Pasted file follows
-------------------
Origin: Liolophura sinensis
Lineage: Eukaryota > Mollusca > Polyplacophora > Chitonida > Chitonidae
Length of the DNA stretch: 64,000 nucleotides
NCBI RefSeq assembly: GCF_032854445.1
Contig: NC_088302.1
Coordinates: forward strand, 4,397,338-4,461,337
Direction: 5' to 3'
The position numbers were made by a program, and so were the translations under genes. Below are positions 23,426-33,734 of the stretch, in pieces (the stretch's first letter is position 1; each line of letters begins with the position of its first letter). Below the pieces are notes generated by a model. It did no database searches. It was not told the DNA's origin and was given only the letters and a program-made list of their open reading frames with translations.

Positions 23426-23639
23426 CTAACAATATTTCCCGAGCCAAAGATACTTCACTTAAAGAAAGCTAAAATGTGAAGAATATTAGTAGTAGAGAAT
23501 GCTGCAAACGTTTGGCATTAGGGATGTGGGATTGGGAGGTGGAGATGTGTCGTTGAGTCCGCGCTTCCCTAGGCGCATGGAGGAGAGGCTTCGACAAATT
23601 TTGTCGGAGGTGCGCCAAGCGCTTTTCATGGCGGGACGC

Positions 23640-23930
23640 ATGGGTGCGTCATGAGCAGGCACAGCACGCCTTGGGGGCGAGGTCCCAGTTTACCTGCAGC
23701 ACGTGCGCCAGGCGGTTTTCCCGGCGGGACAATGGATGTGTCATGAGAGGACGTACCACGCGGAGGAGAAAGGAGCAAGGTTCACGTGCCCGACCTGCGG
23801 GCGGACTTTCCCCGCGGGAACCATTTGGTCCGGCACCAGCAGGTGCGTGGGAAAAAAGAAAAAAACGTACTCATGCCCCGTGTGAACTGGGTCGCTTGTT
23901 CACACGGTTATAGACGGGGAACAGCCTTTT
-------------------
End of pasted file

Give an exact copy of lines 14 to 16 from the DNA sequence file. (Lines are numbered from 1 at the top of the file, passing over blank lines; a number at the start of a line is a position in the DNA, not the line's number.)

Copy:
23640 ATGGGTGCGTCATGAGCAGGCACAGCACGCCTTGGGGGCGAGGTCCCAGTTTACCTGCAGC
23701 ACGTGCGCCAGGCGGTTTTCCCGGCGGGACAATGGATGTGTCATGAGAGGACGTACCACGCGGAGGAGAAAGGAGCAAGGTTCACGTGCCCGACCTGCGG
23801 GCGGACTTTCCCCGCGGGAACCATTTGGTCCGGCACCAGCAGGTGCGTGGGAAAAAAGAAAAAAACGTACTCATGCCCCGTGTGAACTGGGTCGCTTGTT